Maiden Voyage (composition)

"Maiden Voyage" is a jazz composition by Herbie Hancock from his 1965 album Maiden Voyage. It features Hancock's quartet – trumpeter Freddie Hubbard, bassist Ron Carter and drummer Tony Williams – with additional saxophonist George Coleman. It is one of Hancock's best-known compositions and has become a jazz standard.[3]

"Maiden Voyage" opening vamp: Dsus chord in D Dorian,[1] or mixolydian.[2] Play 

The piece was used in a Fabergé commercial and was originally listed on the album's master tape as "TV Jingle" until Hancock's sister came up with the new name.[4] In the liner notes for the Maiden Voyage album, Hancock states that the composition was an attempt to capture "the splendor of a sea-going vessel on its maiden voyage".

While being interviewed for KCET TV in 2011, Hancock considered Maiden Voyage to be his favorite of all of the compositions he had written.[5]

Harmonic StructureEdit

 
Opening chord: minor eleventh chord (Am9/D).[6]  Play 
 
Rhythmic ostinato, a transformation of the bossa nova rhythm.[7]

A modal jazz piece, the composition follows a 32-bar AABA form with only two chords in each section:[8]

Ami7/D   |   |   |   |   Cmi7/F    |   |   |
Ami7/D   |   |   |   |   Cmi7/F    |   |   |
Bbmi7/Eb |   |   |   |   Abmi7/Db  |   |   |
Ami7/D   |   |   |   |   Cmi7/F    |   |   |   [6]

There are several different perspectives on exactly how to label or interpret these harmonies. The chord voicings used by Hancock make extensive use of perfect fourths, and could be interpreted as quartal harmonies: for example, the opening chord Am7/D has the notes A, C, E, G, D, and the same notes in a different order spell out a series of perfect fourths creating a quartal chord, E, A, D, G, C.

Another common analysis in print is to label each chord a suspended chord. In this perspective, the first chord Am7/D (D, A, C, E, G) can be thought of as a Dm9 chord (D, F, A, C, E) with a suspended 4th (G instead of F). Along these lines, Jazz.com's Ted Gioia describes the harmonic progression used as "four suspended chords," [9] Jerry Coker describes the progression as "only sus. 4 chords,"[10] From this perspective, the first chord is really an extended Dm chord with a suspension.

On the other hand, The Real Book lists the chords as four minor seventh chords with the bass note a fifth below the root[11] which matches Hancock's description of the opening chord (right).[6] This label implies that the opening chord is not really any kind of Dm chord, but an Am7 chord with a non-chord-tone D in the bass. The Real Book also spells the fourth chord (measures 22-24) as A-7/D,[11] while Owens spells it Cm13.[12] These two ways of spelling the fourth chord are actually enharmonic equivalents; The pitches of Cm13 (ninth chord) are just a different way of spelling the same notes as A-7/D (C = D, E=F, etc.)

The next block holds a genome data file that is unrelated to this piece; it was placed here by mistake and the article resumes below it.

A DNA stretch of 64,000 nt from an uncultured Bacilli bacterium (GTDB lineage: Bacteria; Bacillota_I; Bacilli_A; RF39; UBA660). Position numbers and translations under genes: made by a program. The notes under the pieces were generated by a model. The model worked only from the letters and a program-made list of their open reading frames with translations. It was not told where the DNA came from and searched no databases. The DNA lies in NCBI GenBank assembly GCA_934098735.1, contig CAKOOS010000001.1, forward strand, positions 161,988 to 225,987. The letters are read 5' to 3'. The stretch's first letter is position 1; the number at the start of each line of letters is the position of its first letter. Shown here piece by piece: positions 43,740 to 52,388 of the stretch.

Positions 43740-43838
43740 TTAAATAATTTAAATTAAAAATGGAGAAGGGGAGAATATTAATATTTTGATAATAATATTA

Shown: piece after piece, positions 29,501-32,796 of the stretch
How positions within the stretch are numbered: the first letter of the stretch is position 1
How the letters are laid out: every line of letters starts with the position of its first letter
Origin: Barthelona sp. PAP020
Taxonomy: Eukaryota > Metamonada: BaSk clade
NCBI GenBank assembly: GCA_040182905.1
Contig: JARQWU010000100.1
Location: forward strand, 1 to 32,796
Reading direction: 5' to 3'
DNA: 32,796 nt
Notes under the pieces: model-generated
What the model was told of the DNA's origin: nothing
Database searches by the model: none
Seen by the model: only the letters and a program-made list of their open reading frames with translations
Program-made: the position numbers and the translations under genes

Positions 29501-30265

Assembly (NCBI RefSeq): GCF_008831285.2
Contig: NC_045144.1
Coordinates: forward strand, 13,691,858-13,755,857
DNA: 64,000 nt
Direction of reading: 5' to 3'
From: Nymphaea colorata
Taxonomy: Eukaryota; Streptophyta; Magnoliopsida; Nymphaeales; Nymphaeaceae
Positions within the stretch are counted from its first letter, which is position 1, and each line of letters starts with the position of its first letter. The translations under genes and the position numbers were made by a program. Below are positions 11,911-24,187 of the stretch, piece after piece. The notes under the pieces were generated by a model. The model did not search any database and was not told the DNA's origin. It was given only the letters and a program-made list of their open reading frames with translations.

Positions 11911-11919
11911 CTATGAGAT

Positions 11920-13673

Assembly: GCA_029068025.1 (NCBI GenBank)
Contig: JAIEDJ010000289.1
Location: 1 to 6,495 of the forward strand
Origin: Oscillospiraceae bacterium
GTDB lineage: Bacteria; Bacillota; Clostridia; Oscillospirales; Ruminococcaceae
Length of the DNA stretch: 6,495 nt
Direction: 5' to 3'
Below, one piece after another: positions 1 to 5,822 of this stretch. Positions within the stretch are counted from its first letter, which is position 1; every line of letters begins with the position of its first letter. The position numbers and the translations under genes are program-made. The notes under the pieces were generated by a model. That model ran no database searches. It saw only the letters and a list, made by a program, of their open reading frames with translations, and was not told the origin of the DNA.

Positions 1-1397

Recorded VersionsEdit

NotesEdit

  1. ^ Herder, Ronald (1987). 1000 Keyboard Ideas, p.75. ISBN 978-0-943748-48-1.
  2. ^ Coker, Jerry (1997). Jerry Coker's complete method for improvisation: for all instruments, p.64. ISBN 978-0-7692-1856-4.
  3. ^ Carr, Ian; Fairweather, Digby; Priestley, Brian (2004). The Rough Guide to Jazz. Rough Guides. p. 332. ISBN 1-84353-256-5.
  4. ^ Rosenthal, David H. (1993). Hard Bop: Jazz and black music 1955–1965. Oxford University Press US. p. 68. ISBN 0-19-508556-6.
  5. ^ KCET https://www.youtube.com/watch?v=UEUP6ttUL1E
  6. ^ a b c Kernfeld, Barry (1997). What to Listen for in Jazz, p.68. ISBN 978-0-300-07259-4.
  7. ^ Kernfeld, Barry (1997). What to Listen For in Jazz, p.23. ISBN 9780300072594.
  8. ^ Kernfeld, Barry Dean (1995). The Blackwell Guide to Recorded Jazz. Wiley-Blackwell. p. 388. ISBN 0-631-19552-1.
  9. ^ Gioia, Ted (18 December 2007). "Herbie Hancock: Maiden Voyage". Jazz.com. Archived from the original on 21 April 2009. Retrieved 30 August 2010.
  10. ^ Coker, Jerry (1984). Jazz Keyboard for Pianists and Non-Pianists, p.46. ISBN 0-7692-3323-6.
  11. ^ a b The Real Book, Volume I. Hal Leonard corporation. 2004. p. 261. ISBN 0-634-06038-4.
  12. ^ Owens, Thomas (1996). Bebop: The Music and Its Players, p.164. ISBN 9780195106510.
  13. ^ "Befour - Brian Auger & the Trinity | Songs, Reviews, Credits | AllMusic". AllMusic.
  14. ^ Allmusic review of Mood